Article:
During the 2007-2009 U.S. economic recession, nonfarm payroll employment (the traditional measure of jobs) declined by 8.4 million, with small businesses being hit the hardest.
It’s impressive, then, to see businesses that not only survived, but have since thrived. Looking at Hair Colour Concepts today — a welcoming salon that opened shop in 2001 in Portsmouth, New Hampshire — you wouldn’t guess it had seen difficult times.
Owner and board certified hair colorist Laurie Ashe recalls the uncertainty of those days: “It was interesting to move into this big space in 2008,” she recalled. “We opened June 8th and my husband lost his job in August — just like lots of people did. We watched our neighbors lose their homes.”
Suddenly the sole breadwinner, Laurie decided to double-down on her work. It helped that she wasn’t alone — both employees as well as clients of the salon were experiencing the same uncertainty and trepidation Laurie was. “I came to work every day with women who were supporting their families all alone,” she said. “We had college students wondering, ‘How am I going to get a job in this economy?’ and customers who were the sole supports of their family.”
“So we tried to create a place in which all that got left at the door,” Laurie said. “It was just about making people feel beautiful and giving them an hour and a half that was just theirs. And so it actually was tough and wonderful at the same time.”
While on the front-end of her business, she focused on providing the best customer service she could, on the backend, she was busy making sure she could make ends meet, doing whatever it took to make her business work — “going without vacations, going without pay, going without… just going without.”
Unfortunately, despite all the sacrifices she made, credit card debt began piling up.
“I had to make the decisions I needed to make to survive, and so I created some credit card debt,” Laurie explained. However, as her need to consolidate increased, she found herself in an all-too-common situation for business owners.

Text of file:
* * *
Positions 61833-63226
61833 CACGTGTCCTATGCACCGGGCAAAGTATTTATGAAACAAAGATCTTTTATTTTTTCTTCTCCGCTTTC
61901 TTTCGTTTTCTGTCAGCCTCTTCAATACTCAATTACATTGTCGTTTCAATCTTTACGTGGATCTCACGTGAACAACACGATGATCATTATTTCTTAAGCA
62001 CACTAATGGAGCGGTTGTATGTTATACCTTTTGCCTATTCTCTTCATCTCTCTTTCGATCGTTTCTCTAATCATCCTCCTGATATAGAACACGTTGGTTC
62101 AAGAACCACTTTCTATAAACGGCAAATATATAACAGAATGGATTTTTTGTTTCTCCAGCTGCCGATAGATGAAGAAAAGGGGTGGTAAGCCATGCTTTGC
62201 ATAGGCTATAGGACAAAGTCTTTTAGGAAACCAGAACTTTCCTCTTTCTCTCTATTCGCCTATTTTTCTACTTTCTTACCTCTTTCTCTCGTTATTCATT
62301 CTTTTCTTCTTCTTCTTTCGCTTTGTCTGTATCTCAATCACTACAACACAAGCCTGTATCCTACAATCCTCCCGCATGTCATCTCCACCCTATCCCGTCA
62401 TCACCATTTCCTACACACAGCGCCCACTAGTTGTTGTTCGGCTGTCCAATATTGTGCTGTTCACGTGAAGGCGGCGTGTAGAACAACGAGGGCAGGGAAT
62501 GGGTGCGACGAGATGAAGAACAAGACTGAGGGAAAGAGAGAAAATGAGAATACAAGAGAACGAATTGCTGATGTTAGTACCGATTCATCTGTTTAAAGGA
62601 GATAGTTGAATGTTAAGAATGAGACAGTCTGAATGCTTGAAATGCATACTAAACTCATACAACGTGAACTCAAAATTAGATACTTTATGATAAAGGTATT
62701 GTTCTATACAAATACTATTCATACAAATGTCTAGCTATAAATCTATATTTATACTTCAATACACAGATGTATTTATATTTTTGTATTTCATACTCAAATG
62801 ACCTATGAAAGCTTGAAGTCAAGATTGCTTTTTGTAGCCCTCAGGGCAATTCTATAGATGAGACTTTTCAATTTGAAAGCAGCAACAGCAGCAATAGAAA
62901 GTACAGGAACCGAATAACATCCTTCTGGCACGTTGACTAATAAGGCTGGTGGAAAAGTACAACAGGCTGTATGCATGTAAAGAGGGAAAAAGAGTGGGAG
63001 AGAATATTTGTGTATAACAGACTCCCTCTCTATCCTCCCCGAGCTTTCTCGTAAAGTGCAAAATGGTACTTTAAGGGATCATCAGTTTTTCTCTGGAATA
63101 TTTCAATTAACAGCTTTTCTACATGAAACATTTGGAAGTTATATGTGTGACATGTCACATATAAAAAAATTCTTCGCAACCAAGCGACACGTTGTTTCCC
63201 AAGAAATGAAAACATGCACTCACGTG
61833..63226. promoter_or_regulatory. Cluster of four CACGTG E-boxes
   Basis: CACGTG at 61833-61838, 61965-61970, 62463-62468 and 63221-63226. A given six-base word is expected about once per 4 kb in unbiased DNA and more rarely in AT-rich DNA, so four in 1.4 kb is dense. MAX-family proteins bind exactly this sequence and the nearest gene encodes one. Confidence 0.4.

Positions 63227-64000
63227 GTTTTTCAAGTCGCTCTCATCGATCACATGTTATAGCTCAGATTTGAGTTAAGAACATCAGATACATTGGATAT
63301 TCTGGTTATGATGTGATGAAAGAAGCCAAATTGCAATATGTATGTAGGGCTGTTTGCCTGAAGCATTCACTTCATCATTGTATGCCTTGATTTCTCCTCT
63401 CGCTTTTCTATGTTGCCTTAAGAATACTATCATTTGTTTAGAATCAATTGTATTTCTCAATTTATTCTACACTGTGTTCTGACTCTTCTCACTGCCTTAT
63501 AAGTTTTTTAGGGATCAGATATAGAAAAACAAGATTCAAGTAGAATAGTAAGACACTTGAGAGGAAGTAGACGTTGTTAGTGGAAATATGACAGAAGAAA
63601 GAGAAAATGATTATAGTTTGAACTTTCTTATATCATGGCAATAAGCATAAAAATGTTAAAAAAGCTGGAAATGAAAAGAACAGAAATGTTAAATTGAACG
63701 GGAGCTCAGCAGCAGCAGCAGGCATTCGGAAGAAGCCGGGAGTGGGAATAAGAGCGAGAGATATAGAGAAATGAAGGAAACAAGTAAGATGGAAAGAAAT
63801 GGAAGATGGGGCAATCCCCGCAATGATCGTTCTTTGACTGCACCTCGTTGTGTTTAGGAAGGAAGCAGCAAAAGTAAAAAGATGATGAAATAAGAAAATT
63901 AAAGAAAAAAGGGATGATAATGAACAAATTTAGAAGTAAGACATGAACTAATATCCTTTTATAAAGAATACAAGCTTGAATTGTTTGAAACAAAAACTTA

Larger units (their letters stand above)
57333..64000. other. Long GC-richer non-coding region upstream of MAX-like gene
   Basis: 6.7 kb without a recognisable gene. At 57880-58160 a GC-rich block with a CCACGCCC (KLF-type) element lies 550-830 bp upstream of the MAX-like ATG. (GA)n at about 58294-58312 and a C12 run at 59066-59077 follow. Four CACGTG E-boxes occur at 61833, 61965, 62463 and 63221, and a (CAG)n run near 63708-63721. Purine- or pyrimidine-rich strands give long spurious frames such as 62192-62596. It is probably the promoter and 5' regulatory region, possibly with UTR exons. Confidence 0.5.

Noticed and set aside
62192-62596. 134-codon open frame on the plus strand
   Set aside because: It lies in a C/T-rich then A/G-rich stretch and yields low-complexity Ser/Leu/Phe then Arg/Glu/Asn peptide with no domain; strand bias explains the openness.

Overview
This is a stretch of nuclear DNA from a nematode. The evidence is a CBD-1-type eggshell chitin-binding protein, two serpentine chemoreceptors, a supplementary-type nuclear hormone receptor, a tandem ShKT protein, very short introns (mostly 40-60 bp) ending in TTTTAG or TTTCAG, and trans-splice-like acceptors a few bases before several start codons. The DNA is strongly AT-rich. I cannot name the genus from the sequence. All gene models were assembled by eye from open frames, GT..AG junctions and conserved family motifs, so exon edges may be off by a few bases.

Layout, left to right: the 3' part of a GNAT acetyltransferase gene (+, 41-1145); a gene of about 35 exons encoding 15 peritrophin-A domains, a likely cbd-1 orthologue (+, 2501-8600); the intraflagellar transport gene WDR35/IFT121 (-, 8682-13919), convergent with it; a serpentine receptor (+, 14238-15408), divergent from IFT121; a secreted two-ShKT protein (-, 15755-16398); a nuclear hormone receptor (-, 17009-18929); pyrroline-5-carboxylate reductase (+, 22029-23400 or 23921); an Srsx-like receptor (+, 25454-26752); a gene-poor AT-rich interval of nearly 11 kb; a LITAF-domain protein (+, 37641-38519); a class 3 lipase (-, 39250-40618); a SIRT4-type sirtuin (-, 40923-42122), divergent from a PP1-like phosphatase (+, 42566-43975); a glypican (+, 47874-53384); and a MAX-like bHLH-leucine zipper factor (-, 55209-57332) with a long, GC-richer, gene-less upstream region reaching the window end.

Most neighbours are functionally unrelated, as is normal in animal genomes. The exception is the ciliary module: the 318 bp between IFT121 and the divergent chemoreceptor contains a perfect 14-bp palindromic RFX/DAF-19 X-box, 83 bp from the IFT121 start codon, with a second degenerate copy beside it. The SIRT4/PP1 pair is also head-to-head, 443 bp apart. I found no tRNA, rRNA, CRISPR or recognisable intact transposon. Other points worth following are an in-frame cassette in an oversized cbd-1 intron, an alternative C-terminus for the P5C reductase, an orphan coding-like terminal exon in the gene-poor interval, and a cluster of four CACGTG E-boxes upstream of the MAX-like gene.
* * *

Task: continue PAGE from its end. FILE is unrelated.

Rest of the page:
“Banks are always happy to give you more debt, but they don’t want you to consolidate your debt and get rid of it.”
“I went to the banks and they were more than willing to lend me money because I have great credit…if I wanted to buy more stuff,” Laurie lamented. In other words, the banks only wanted to fund the more tangible aspects of running a business, like purchasing additional equipment — ignoring the fact that refinancing can help businesses save thousands per month, free up cash flow and, ultimately, help them grow.
But Laurie only wanted a loan for one purpose: “I wanted to consolidate the debt I had accumulated in just one easy payment.”
When she discovered Funding Circle, she was thrilled to learn we would be happy to help her consolidate her debt, and she was floored by how simple and straightforward the process was. “It was so easy: you filled out the form, they called you, they called [again] a couple of days later, and that was it — it was in the bank. I think I did a dance!”
Laurie advises other business owners do their research on financing options. She recommends examining the money coming in and going out of your business, as well as understanding what rates are based on. Since different loan products often have different rates, it can be difficult to understand what’s fair. “On a mortgage — for, you know, $300,000 dollars for 30 years — it’s going to look very different.”
“It felt like Funding Circle set me up with my own angel investors. It was an easy and safe way to fund my business without having to go to a bank.”
Fortunately, she found Funding Circle’s rates to be competitive and fair. Plus, we have a simple one-time origination fee — no sneaky hidden fees that can quickly add up.
While she was otherwise generally happy with her credit cards, she admits the fees piled up quickly. “It’s $600 here, it’s $500 there,” she said. “It was just insane — I was just glad to have that gone.”
Laurie believes that control over your finances — especially the smaller fees — is key to being successful as a business owner.
“There is no fooling around in small business anymore. It’s a dime here, it’s a nickel there, and that can be the difference between you being here today and not being here tomorrow or being here a year from now.”